Diabetes…The Love / Hate Relationship

Ward - love hate

This guest post was written by type 2 diabetic and chef Ward Alper. It originally appeared on his website, The Decadent Diabetic, and was republished on Information About Diabetes with permission.

In the years since my diagnosis I have spoken to hundreds of people about their Diabetes. Universally, people hate that they have Diabetes…but, and it is a big but, many people also credit their diagnosis to a boost in their general health.

As many of you know I started working in my family’s restaurant as a tyke. It wasn’t a question of wanting to work there, it was understood that my brother (12 years older and also had Diabetes) were supposed to work there. To this day, I have no idea why my sisters (4 of them) were not required to work in the restaurant.

Instead of little league, I learned the first tricks of cooking from Maurice the restaurant chef, and I suppose, my first cooking coach. My being the boss’s son, Maurice was very kind to me, and never threw a pan at my head. Some of the others in the kitchen were not so lucky.

I can’t say I loved working in the kitchen. I can’t say I hated it. Learning to cook, professionally, at a young age served me well. In college I used those skills to make enough money to live on, and can happily say I was never a starving college student. I ate from the “blue box” because I liked it, not because it was all I could afford to eat.

Right out of college, I left the world of restaurants and went to work at Bloomingdale’s in New York City. Cooking for me became just a fun hobby. It was my “schtick” to amuse and feed my friends. It became more of a pleasure than when I had to do it to earn a living, or please my parents.

What has this to do with Diabetes?
Because of my family history, you know those forms they make you fill out again and again at the doctor’s office, I stood a good chance that I would develop Diabetes. I dreaded it. I am crazy needle-phobic. I could practically pass out when I got a flu shot. Can you imagine how I felt know all the testing in store for me? Like most people with Diabetes, I hated it.

I was treated with an oral medication. I was determined to keep my Diabetes in check so that I would not have to inject insulin. As horrible the idea of injecting myself was, I hated the way I thought I had to cook and eat to keep me needle free.
For the first few months, eating and cooking was a drag. No more than that. All the joy and creativity in my life seemed to be gone. Add to that the delightful gastro- intestinal problems caused by the medication, I hated my life.

Something had to change. It did. My body adjusted to the medication and I was thrilled. My poor sister NEVER did adjust and had to keep trying new things. I lost weight and looked pretty good for an old codger. What is not to love?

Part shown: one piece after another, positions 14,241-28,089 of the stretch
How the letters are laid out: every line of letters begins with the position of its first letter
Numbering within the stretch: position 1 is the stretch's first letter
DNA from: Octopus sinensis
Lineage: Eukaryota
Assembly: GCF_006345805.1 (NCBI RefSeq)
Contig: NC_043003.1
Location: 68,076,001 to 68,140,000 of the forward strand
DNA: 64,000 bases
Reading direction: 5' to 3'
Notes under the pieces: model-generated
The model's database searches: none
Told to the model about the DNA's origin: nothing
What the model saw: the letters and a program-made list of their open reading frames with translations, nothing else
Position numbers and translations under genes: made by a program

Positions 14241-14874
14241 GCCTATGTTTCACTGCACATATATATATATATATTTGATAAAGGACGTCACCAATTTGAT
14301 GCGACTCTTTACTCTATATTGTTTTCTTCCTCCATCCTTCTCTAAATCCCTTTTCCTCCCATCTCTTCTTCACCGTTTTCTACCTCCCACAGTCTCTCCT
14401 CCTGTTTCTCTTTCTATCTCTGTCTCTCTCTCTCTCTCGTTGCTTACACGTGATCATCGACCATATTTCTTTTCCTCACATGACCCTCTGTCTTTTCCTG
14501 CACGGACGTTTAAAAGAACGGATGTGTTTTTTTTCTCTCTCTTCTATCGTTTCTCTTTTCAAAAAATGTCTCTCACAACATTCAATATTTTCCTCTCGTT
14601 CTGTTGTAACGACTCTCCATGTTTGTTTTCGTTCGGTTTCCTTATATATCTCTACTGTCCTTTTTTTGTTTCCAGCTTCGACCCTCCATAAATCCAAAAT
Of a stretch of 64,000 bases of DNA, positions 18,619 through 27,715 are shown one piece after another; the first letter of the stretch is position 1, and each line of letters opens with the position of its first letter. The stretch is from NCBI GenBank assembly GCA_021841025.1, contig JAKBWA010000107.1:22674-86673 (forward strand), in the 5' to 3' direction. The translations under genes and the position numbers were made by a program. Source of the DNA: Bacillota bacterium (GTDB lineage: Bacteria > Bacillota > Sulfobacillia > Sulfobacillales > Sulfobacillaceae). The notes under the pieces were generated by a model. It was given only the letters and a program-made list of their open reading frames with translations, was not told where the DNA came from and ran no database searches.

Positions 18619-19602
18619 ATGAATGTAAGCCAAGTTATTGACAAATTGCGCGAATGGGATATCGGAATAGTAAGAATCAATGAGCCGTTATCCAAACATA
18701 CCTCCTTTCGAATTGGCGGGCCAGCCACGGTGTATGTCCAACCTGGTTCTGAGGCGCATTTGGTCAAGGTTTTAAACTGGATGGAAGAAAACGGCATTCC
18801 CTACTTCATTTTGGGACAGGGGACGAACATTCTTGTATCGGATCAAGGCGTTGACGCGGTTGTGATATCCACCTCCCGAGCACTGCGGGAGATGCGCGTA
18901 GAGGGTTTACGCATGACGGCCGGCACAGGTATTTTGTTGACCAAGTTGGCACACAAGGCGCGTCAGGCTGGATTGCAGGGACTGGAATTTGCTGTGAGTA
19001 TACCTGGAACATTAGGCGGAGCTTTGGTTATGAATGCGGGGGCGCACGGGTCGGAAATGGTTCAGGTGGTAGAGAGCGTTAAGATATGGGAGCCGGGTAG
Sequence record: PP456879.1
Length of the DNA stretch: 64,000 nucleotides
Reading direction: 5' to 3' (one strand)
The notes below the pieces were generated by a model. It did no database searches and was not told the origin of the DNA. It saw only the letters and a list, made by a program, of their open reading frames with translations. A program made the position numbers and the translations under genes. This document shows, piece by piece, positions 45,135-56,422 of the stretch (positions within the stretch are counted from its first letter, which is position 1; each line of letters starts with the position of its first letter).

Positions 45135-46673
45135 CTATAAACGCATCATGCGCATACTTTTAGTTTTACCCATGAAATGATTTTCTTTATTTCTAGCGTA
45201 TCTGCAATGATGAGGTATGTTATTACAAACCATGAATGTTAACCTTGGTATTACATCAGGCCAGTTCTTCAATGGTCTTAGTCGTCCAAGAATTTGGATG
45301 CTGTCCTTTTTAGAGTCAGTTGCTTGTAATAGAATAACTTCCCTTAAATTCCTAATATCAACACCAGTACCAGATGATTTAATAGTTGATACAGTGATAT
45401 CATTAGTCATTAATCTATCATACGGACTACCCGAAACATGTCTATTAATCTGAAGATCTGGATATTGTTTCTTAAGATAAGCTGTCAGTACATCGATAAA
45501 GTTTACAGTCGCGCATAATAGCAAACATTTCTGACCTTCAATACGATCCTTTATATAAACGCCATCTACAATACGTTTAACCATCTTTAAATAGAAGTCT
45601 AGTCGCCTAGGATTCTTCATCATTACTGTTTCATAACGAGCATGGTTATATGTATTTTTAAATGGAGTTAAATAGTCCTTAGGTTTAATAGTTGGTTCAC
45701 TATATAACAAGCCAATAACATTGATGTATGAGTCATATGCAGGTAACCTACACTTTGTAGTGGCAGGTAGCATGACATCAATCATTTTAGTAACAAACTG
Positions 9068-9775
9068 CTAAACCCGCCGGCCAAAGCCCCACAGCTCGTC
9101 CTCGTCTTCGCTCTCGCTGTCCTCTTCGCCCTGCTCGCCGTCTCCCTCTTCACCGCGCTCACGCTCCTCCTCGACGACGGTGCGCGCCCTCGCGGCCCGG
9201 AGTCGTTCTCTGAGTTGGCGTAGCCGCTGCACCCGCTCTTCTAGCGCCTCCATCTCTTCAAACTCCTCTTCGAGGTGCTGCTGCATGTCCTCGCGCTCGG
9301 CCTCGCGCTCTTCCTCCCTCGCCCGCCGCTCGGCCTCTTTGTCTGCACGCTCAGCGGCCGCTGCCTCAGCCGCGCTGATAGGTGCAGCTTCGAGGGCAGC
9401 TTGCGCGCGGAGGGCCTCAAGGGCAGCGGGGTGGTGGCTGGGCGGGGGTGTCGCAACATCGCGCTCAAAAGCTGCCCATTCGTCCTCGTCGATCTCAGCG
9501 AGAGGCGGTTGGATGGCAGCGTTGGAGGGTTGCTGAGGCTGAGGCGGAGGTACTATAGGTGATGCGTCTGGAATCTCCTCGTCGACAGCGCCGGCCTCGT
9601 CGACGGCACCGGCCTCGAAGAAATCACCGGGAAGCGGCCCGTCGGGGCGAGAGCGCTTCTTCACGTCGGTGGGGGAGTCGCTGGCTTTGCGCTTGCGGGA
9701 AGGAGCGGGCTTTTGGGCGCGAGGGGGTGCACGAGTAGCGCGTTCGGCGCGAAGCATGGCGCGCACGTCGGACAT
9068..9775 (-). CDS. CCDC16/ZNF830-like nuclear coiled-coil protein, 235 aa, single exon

But more than that, I found people out in the world that were willing to help me. From one very little thing (learning how to read labels, and figuring out what they really meant to me) my personal Diabetes world turned around.

I found a bread, then another bread, then other foods, and uses for foods I already used. Chocolate, in small amounts, was still possible. My eating world expanded. I got to understand that not all foods were off the table. Many are still a part of my meal plan. Sure there are changes and decisions I consciously make every single day, but they are not a chore but a challenge. I use my mind differently and my math skills more than I have since high school.

The big breakthrough for me was realizing that what worked for some people was either too strict or too lax for me. We are all uniquely different. The challenge is to find our own personal level of comfort in managing your Diabetes.
For any of you that have ever worked in a restaurant, you know that chefs sometimes have huge egos….and tempers. I am a chef and am no exception. I have learned to love what I cook. More than that, I brag about how well I eat and how well I have managed my Diabetes.

Do I love that for my regime pasta and rice are only once in a while and even then eaten in small amounts? No, I don’t. What I do love is that I have been able to find other foods to replace those items. What I do love is that my cooking and eating life has gotten to taste great and works….for me.

If there is anything at all to love about Diabetes is how empowered I feel by knowing that I can manage my Diabetes.

We have Diabetes. We have to live with that fact. We don’t have to love it…but we can!

Enjoy, be happy, be Healthy, BE DECADENT.-w!

Source: Ward Alper, the Decadent Diabetic